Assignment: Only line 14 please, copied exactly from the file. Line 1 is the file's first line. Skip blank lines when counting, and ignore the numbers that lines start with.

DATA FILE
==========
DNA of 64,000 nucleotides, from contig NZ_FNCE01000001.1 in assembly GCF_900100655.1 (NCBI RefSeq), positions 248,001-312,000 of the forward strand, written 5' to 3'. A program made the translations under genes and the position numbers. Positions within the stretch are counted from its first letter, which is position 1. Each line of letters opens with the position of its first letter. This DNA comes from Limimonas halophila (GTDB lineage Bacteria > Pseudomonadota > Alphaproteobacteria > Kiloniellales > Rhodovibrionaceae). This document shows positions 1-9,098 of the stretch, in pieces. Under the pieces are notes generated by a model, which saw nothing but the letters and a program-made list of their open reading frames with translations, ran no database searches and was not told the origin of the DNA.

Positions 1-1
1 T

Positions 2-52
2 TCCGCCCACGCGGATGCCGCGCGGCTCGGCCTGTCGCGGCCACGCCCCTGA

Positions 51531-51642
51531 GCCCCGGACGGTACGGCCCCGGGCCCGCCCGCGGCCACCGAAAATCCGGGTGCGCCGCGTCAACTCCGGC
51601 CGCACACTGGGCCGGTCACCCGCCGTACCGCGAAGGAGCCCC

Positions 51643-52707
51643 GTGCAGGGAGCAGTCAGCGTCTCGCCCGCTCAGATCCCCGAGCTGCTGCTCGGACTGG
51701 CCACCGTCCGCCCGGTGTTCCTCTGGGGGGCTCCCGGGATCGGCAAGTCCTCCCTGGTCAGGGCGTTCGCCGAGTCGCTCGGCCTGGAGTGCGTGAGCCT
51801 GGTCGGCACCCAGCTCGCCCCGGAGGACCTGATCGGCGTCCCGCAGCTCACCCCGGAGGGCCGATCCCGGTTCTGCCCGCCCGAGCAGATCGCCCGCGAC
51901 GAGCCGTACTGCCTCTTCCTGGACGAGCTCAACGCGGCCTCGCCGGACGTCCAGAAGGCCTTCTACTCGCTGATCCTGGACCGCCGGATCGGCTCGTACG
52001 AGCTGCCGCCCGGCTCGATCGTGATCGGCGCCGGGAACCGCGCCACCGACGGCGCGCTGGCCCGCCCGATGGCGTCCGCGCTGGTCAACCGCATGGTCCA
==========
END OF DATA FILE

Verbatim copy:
52001 AGCTGCCGCCCGGCTCGATCGTGATCGGCGCCGGGAACCGCGCCACCGACGGCGCGCTGGCCCGCCCGATGGCGTCCGCGCTGGTCAACCGCATGGTCCA